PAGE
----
So in keeping with this hope Paul urged them to “rejoice always and give thanks in all circumstances” (5:16). To complain about disappointments meant denying that Jesus had a loving plan for them (5:18). Paul further admonished them not to be idlers but to develop a work ethic (5:14), because as they waited for and sought Jesus’ love, they would always find something useful and fulfilling to do next. Confident of enjoying such love in the future, it was to their self interest to maintain a sober frame of mind and be alert to their surrounding circumstances (5:6, 8). Consequently they could determine the best thing to do next and not deprive themselves by engaging in some merely good endeavor. And because they could rest assured that God would settle up with all wrong doers at the final judgment (1:10; 5:9) they were free to do good to their enemies (5:15), because being benevolent brings the blessings of peace and lessens the tensions of hostility (5:13).
Another certainty the Thessalonian disciples enjoyed was the assurance of sins forgiven, for Paul asserted that “God has not destined us for wrath, but to obtain salvation through our Lord Jesus Christ, who died for us that whether we wake or sleep [die] we might live with him” (5:9-10). Without this assurance derived from Jesus’ finished work on the cross, confidence in Jesus’ love for one’s future would be impossible.
Faith makes sonic booms!
Consequently, in going from the “no hope” of idol worship to the promised blessings derived from serving the living God, the behavior of the Thessalonians changed so radically — night to day (5:5, 8) — that their faith alone “sounded forth in Macedonia and Achaia and everywhere (1:8). Thus as Paul, Silvanus and Timothy traveled elsewhere, people who had no contact with Thessalonica were telling Paul the latest reports of the remarkable behavior there.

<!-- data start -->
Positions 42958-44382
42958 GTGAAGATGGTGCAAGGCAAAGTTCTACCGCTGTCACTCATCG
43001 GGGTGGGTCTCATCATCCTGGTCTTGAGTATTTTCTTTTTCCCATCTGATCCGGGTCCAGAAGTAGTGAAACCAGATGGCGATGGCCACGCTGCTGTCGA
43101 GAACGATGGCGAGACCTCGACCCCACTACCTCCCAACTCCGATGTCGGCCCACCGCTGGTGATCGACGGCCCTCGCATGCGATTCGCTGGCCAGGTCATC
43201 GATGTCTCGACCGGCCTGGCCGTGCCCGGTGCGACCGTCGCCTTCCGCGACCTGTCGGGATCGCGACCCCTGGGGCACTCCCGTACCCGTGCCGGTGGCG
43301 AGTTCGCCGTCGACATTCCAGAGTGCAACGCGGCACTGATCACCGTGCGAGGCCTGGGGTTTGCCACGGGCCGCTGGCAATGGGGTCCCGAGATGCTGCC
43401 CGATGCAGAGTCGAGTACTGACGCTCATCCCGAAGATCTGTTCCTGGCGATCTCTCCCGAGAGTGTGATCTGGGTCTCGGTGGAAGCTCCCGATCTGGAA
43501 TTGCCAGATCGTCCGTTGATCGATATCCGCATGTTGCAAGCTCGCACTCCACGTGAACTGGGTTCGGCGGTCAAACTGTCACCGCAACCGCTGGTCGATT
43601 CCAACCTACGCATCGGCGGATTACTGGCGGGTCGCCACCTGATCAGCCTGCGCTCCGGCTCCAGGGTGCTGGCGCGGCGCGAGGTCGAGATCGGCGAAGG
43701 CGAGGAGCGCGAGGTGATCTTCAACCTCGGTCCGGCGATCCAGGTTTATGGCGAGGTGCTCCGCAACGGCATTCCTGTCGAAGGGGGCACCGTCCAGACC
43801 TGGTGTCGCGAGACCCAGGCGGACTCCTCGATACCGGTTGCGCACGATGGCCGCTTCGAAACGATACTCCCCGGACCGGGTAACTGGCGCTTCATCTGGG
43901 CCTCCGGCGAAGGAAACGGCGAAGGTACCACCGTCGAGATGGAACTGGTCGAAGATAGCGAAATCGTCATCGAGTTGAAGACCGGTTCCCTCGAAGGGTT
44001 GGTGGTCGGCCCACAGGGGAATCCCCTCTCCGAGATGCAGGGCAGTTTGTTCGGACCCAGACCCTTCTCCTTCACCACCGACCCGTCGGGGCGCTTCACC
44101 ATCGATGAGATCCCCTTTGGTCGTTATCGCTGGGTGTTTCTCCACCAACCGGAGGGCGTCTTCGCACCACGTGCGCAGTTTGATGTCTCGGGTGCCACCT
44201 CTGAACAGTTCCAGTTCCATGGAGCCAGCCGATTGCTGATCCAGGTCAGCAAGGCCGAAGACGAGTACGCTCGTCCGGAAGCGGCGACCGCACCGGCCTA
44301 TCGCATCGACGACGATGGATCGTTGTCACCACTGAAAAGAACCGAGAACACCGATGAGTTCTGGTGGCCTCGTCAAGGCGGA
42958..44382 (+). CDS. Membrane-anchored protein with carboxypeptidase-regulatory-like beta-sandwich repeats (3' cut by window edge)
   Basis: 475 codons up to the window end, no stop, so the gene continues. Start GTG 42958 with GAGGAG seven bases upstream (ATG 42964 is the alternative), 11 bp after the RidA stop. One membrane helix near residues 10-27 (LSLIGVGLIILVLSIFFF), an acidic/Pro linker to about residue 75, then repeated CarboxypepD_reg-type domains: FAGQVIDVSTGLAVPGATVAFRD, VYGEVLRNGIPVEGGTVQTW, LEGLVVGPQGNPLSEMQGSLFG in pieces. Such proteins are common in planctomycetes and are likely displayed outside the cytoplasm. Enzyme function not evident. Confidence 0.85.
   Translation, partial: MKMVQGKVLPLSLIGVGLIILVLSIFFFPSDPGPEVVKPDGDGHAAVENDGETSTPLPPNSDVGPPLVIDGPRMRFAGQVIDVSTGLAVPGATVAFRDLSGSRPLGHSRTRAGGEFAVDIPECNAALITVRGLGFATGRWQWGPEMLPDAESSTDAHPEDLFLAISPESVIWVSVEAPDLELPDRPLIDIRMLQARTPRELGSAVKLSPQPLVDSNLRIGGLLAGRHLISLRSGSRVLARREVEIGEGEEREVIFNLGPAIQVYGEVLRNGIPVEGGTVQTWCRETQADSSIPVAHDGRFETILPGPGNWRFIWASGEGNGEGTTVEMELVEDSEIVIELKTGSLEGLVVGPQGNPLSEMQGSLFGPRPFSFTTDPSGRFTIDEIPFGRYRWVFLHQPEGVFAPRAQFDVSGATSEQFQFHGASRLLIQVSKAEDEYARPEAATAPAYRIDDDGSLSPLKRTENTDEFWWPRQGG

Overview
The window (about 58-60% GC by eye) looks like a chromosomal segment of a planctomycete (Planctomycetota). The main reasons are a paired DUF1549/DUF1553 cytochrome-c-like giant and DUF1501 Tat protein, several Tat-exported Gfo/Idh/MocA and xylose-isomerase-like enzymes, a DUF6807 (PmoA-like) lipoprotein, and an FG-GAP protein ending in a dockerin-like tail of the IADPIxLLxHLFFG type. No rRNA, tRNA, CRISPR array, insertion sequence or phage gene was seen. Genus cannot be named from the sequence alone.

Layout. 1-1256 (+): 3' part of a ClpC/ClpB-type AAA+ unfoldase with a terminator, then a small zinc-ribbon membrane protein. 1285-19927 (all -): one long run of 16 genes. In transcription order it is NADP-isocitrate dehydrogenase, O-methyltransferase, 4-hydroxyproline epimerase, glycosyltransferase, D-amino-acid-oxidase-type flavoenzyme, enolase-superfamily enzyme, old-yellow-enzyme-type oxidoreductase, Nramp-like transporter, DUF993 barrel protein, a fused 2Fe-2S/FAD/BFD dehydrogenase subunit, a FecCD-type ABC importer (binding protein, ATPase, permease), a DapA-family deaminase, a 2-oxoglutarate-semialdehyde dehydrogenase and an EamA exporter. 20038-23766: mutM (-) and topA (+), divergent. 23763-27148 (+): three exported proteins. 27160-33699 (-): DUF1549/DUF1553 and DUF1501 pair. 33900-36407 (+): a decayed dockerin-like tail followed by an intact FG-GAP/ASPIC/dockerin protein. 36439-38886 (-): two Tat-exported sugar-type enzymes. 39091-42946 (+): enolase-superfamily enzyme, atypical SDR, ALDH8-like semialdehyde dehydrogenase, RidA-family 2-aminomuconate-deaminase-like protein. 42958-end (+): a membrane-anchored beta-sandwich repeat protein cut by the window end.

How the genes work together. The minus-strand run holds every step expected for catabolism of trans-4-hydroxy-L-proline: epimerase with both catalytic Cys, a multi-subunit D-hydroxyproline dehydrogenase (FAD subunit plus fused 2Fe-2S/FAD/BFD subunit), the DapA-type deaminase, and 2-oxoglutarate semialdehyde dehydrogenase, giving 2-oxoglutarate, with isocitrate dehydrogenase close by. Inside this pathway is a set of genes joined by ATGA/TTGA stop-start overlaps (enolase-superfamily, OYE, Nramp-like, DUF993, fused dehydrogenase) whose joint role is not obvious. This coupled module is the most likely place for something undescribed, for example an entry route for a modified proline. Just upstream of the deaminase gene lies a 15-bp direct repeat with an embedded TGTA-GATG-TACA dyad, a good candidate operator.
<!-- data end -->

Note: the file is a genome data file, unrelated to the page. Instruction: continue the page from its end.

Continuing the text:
How can faith alone cause such a radical effect? If it includes only the assurance of forgiveness made possible by the death of Christ (as in the later Luther), it can easily turn out to be virtually inactive. But a faith furnished both by the assurance of forgiveness and by the bright hope Jesus opens up for the believer (as in the early Luther) — that faith will produce the same sonic booms today as when the Thessalonians became disciples.
So before admitting people to baptism we should be assured that each is a disciple, in the sense that biblical theology teaches. Then after baptism, these disciples must receive continued care and the sort of teaching Jesus indicated in Matt. 28:20. Without making provision for this there is real danger that converts will lapse back into the hopelessness that the adversities of life urge.
This was Paul’s fear after he had left the Thessalonians and gone to Athens, where he received reports of the immense sufferings the new disciples were undergoing. “When I could bear [the reports] no longer, I sent [Timothy back], that I might know your faith, for fear that somehow the tempter had tempted you and that our labor [there] would be in vain” (3:5).
Paul said nothing about baptism in 1 and 2 Thessalonians. According to 1 Cor. 1:13-17 he preferred not to baptize, because he feared that those he baptized would feel superior to those baptized by less prominent church leaders. This reluctance (v. 15) implies that the public, official nature of baptism — vital for marking Christians off from the godless society around them — nevertheless carries with it the danger that baptized people, like the Jews with their circumcision, would think that the rite, by itself, enhances one acceptance with God. On the other hand, a refusal to be baptized is unacceptable, because an unwillingness to stand up and be counted as Jesus’ disciple implies a lack of confidence in what he will do for one’s future.
Therefore it was wrong, I believe, for Luther in the preface of his commentary on Galatians (1535) to say to the law, when it threatened his assurance of acceptance with God, “You [law] shall not touch my conscience. For I am baptized and. . . have been called. . . to the kingdom of Christ. . . where there is only the forgiveness of sins. . .” (LW 26:11). Such assurance is essential, but the way to regain and maintain it in the sort of struggle Luther was talking about is not to ignore the law. Rather it is to resume believing in the forgiveness made possible by Jesus’ death on the cross, and again to set one’s hope for the future exclusively on what the fervency and competence of Gethsemane love will most certainly accomplish for one.
For the most part the church has been careful to do its job of baptizing people who at least assented (often by parental or God-father proxy) to Christian affirmations. But it has failed dismally in understanding that conversion and “being saved” must mean having become a disciple, who then must be strengthened to cope with life by careful instruction and mentoring.